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Poll posted - New MacBook Pros and glossy screens
Authored by: osxpounder on Oct 15, '08 09:54:39AM

Yes, it's a deal-breaker. If the MacBook Pro comes with only a glossy screen, it's off the wish list. I chose my current MacBook Pro *because* it had a matte screen. Primary feature AFAIC.

I may be forced to use one in the future because, let's face it, it's still the best option for some kinds of work (vis á vis Windows or Linux laptops).

I work mostly with graphics and animation programs. I stare at my screens for many, many hours.

Glossy screens make all my work harder to do, and harder to see. It seems glossy screens work best when the room is dark, but that's unhealthy and, anyway, not an option for me at the office cube farm.

Glossy screens tend to cause headaches and eyestrain because we must put extra effort into seeing through the reflections on the screen.

Apple is certainly aware of the 2 facts above. These have been tenets of office ergonomics for more than 10 years.

Matte screens are harder to clean, sure, but they are healthier for my eyes and my head, both of which I rely on for my living. Color-matching is not a serious issue for me, but seeing my screen instead of my office's reflection is.

Maybe there can be an aftermarket stick-on matte screen?



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I can always degloss…
Authored by: DevMac on Oct 15, '08 10:59:02AM
If you have to "think" there maybe an aftermarket stick-on matte screen, you really have to question some of your comments.

There is a difference between reflection and glare.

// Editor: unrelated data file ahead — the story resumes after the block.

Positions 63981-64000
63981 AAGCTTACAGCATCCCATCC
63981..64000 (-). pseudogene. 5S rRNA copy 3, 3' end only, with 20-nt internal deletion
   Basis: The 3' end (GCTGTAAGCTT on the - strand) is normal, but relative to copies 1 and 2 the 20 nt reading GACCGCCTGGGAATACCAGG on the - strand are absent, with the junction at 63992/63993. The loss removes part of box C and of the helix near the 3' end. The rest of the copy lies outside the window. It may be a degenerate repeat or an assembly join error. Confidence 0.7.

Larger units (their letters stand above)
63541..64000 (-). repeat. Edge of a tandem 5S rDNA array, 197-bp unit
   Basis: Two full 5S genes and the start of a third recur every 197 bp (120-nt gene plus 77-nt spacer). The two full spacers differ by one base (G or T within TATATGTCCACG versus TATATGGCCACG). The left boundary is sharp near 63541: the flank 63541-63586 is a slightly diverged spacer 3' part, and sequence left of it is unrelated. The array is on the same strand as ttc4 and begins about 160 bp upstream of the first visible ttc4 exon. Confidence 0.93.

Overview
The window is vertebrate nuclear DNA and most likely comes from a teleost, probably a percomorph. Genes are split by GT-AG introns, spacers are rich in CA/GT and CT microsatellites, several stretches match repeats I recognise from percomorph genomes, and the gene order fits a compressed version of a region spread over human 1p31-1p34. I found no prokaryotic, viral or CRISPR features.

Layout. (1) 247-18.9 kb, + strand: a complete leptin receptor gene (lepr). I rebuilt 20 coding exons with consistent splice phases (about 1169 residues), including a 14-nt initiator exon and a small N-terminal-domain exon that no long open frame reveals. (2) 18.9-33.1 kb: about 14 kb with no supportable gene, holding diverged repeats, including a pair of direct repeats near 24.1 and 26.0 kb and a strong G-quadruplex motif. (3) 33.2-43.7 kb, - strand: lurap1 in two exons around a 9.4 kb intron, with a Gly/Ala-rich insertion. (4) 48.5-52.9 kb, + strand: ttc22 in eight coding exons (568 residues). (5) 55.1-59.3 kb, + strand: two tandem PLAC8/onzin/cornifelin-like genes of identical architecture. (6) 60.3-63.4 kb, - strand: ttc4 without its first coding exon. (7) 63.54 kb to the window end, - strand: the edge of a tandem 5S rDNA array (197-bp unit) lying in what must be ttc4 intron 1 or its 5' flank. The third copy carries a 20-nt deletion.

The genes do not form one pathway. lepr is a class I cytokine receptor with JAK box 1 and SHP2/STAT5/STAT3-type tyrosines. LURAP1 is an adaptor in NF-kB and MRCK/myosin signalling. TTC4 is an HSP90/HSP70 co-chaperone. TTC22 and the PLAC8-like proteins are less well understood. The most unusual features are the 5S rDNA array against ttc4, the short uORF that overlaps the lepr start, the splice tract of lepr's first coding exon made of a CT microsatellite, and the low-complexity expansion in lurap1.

Certainly refelection can be eliminated by changing the angle of the screen, height of the chair/desktop and/or relocation of your postion relative to the light source.

Glare can be often reduced by simply repositioning the screen so it doesn't reflect off its surface, e.g., place the screen between you and the sun or light source.

You want to reduce eye strain, get a big monitor. Real big.

Owned and worked in graphic studios/agencies for over 20 years. Early days, we customized a lot of hoods until we realized that tilting a screen or adjusting room lighting eliminated the issue. And if you ever worked in that field, 10 to 14-hour days were not out of the norm.

Again, the new bright LED backlit LCDs make a significant difference on reflection. Think about it. Stand in front of a window and the darker the night, the greater the reflection. Stand in front of a window and the brighter the day, the less the reflection.

Great source in any event: http://www.apple.com/about/ergonomics/

http://www.safecomputingtips.com/blog/ergonomic-monitor/how-to-set-up-the-monitor-to-avoid-awkward-postures-and-eyestrain/

http://www.tspinc.com/antiglarevantireflec.html


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